A History of By-product Coking Plants

by David G. Edwards

By-product coke manufacture formed a significant sector of the British economy for most of the twentieth century, and still plays an important part in the much reduced coal and steel industries. At its height in the 1950s, the industry converted more than 30 million tonnes of coal a year into coke for blast furnaces, foundries and other purposes, with important outputs of coal gas, tar, benzole and ammonia, by-products that have found uses in many fields and were at one time quite profitable. Almost 170 by-product coking plants of various sizes have existed in Great Britain, at collieries, steelworks, gasworks or other sites in several regions, with start-up dates ranging from 1882 to 1981. This new study provides details of all these plants: name, location, period of existence, ownership, numbers and types of coke ovens (with start-up and shut-down dates where known), coal carbonising capacity, location of photographs and plans in the literature, and references to technical articles dealing with the plants. An introduction outlines the rather specialised technology of coke manufacture, which differs from that of the coal-based gas industry. No compilation of this kind has previously been attempted. This book provides a record of an industry for which little or no archaeological evidence survives, and will form a basic reference for future studies of individual enterprises or cokemaking in general.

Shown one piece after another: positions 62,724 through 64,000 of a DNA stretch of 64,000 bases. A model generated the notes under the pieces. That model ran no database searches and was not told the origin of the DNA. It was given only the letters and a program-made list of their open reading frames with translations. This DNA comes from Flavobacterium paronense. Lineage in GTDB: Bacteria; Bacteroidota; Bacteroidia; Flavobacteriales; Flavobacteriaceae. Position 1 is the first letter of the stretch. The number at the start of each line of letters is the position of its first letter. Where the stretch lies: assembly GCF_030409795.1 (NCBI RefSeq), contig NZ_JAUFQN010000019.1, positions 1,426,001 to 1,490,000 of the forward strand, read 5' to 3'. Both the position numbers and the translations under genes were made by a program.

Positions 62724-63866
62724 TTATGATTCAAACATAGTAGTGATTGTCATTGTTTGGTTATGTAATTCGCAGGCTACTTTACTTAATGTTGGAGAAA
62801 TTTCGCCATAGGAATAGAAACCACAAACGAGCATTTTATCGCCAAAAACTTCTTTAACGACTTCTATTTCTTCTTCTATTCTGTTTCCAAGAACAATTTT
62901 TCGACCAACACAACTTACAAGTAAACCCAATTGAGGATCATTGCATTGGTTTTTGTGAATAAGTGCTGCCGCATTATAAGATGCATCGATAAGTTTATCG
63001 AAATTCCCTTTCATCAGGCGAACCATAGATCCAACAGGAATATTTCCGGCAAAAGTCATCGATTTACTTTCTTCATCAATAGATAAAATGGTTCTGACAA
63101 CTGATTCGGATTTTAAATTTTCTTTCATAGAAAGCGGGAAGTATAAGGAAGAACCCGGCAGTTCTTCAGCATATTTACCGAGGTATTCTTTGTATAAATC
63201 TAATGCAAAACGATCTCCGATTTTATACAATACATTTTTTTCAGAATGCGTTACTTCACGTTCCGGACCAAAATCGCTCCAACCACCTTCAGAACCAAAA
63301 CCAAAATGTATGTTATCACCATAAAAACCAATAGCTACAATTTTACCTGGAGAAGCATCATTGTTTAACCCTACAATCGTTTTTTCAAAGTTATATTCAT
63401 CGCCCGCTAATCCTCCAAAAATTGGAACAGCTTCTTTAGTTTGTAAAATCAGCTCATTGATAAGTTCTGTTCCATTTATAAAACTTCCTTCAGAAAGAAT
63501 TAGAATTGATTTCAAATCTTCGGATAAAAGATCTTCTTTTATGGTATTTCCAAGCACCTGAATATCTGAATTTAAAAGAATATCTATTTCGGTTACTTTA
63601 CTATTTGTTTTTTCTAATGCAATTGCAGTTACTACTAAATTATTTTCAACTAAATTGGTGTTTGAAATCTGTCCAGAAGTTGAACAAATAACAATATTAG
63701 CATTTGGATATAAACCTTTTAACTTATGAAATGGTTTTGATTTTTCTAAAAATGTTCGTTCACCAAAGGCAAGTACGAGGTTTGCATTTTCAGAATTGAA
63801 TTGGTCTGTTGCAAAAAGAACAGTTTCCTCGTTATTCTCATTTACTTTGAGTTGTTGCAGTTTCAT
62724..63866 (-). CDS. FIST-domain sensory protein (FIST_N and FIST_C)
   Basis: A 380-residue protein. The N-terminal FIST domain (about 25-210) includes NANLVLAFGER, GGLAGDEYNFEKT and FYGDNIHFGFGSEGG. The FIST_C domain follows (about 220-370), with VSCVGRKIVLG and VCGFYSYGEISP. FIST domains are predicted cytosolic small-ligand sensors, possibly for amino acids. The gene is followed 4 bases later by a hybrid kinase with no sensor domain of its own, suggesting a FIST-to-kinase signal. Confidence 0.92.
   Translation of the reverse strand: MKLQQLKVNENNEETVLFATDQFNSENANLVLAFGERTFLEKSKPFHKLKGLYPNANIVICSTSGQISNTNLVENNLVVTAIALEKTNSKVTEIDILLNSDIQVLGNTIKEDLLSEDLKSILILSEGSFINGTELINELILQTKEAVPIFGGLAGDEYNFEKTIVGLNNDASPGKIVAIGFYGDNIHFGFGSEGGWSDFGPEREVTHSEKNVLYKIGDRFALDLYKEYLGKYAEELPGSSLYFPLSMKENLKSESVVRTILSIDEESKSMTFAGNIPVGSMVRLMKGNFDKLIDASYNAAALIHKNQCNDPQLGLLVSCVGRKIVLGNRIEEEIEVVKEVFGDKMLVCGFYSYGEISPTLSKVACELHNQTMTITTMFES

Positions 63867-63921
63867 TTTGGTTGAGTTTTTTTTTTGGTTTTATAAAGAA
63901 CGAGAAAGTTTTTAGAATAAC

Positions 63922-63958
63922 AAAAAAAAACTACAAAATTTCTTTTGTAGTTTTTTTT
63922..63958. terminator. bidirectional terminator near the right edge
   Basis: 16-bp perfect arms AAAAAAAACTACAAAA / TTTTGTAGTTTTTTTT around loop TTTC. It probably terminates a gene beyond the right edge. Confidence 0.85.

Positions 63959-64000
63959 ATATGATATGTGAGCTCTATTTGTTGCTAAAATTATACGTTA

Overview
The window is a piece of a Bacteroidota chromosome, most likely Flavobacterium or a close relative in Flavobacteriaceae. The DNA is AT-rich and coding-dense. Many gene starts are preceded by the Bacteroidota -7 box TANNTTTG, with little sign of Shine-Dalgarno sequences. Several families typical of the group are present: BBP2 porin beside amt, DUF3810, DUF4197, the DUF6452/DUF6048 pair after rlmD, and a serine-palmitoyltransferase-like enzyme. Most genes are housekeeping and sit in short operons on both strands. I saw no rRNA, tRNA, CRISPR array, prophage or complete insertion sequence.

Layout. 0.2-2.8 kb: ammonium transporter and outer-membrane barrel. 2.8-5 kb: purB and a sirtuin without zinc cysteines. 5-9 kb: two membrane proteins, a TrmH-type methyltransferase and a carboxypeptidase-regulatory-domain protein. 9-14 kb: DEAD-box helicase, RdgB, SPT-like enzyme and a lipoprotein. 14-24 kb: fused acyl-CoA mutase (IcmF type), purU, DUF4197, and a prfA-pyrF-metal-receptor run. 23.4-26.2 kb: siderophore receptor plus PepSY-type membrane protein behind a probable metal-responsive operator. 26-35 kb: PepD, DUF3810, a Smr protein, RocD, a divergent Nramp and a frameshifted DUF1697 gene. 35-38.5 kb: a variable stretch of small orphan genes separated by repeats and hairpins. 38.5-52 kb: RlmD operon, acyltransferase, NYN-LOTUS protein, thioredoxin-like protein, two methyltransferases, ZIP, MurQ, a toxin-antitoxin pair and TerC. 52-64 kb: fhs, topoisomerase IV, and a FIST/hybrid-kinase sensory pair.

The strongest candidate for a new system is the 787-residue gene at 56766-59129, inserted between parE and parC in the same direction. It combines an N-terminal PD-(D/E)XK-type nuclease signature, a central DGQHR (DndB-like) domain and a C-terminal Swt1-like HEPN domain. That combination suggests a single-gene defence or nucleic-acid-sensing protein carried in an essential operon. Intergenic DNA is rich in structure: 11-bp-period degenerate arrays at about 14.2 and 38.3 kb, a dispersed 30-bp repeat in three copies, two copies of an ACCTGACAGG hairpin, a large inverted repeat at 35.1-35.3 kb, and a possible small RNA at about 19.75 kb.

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Paperback, 80 pages, 3 maps, 3 figures, 12 plates

ISBN 1 898937 40 0